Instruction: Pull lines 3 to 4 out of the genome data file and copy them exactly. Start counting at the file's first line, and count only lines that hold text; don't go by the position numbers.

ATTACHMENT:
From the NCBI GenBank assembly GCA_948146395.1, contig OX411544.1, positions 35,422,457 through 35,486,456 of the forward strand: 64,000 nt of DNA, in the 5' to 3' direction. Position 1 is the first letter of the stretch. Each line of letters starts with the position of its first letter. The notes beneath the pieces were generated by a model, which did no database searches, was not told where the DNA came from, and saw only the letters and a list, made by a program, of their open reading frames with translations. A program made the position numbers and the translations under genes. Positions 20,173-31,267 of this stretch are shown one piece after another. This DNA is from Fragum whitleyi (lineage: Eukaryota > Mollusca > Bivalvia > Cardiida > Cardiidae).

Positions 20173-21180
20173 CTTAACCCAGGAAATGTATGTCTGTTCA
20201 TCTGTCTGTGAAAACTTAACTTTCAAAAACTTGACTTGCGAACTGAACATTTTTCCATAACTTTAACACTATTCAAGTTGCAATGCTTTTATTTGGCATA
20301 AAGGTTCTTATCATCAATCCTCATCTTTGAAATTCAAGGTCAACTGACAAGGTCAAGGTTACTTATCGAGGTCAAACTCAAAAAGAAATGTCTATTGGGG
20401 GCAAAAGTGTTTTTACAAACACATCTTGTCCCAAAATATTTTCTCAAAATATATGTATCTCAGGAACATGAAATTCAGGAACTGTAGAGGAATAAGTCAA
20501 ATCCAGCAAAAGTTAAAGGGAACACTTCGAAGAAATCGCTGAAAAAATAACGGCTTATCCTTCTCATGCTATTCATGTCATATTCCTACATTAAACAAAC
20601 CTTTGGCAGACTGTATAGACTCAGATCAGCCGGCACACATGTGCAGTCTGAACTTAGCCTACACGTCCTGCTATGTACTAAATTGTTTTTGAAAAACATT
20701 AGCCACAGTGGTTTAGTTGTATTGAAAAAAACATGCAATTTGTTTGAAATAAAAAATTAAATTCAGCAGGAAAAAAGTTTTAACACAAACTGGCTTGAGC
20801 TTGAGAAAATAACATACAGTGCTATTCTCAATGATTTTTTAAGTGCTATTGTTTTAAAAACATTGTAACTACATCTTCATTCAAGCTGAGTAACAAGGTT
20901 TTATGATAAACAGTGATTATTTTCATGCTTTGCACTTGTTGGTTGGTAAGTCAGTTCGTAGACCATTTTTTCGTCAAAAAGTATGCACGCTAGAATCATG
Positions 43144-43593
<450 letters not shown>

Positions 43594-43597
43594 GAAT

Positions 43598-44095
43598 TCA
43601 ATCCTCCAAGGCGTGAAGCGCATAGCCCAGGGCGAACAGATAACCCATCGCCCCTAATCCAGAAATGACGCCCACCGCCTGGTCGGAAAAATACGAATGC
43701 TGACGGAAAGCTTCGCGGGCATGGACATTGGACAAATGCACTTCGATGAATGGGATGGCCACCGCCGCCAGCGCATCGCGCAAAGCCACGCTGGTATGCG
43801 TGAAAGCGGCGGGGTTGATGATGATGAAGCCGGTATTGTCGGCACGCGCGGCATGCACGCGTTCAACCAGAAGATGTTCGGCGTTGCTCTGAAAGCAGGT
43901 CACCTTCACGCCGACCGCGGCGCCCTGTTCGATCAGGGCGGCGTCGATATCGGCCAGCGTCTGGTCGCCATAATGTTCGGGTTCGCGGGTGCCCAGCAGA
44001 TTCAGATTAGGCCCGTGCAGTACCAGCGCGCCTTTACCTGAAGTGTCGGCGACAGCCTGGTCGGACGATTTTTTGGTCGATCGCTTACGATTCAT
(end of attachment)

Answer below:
20173 CTTAACCCAGGAAATGTATGTCTGTTCA
20201 TCTGTCTGTGAAAACTTAACTTTCAAAAACTTGACTTGCGAACTGAACATTTTTCCATAACTTTAACACTATTCAAGTTGCAATGCTTTTATTTGGCATA